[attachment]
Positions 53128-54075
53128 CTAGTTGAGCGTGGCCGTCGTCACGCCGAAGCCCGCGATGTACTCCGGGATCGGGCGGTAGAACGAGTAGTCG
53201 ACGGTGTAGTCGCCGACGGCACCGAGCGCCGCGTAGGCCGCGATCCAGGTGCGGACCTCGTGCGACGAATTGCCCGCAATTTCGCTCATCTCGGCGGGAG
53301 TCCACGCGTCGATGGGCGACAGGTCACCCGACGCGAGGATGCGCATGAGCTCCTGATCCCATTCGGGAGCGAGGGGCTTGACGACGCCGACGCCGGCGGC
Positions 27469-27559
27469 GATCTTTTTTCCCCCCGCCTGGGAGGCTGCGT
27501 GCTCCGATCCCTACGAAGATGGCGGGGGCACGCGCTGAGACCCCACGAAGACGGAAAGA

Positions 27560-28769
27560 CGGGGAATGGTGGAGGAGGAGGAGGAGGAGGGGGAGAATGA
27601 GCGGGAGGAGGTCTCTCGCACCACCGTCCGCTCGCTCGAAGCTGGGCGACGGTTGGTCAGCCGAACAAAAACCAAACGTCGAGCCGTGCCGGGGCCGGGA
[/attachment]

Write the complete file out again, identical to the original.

Positions 53128-54075
53128 CTAGTTGAGCGTGGCCGTCGTCACGCCGAAGCCCGCGATGTACTCCGGGATCGGGCGGTAGAACGAGTAGTCG
53201 ACGGTGTAGTCGCCGACGGCACCGAGCGCCGCGTAGGCCGCGATCCAGGTGCGGACCTCGTGCGACGAATTGCCCGCAATTTCGCTCATCTCGGCGGGAG
53301 TCCACGCGTCGATGGGCGACAGGTCACCCGACGCGAGGATGCGCATGAGCTCCTGATCCCATTCGGGAGCGAGGGGCTTGACGACGCCGACGCCGGCGGC
Positions 27469-27559
27469 GATCTTTTTTCCCCCCGCCTGGGAGGCTGCGT
27501 GCTCCGATCCCTACGAAGATGGCGGGGGCACGCGCTGAGACCCCACGAAGACGGAAAGA

Positions 27560-28769
27560 CGGGGAATGGTGGAGGAGGAGGAGGAGGAGGGGGAGAATGA
27601 GCGGGAGGAGGTCTCTCGCACCACCGTCCGCTCGCTCGAAGCTGGGCGACGGTTGGTCAGCCGAACAAAAACCAAACGTCGAGCCGTGCCGGGGCCGGGA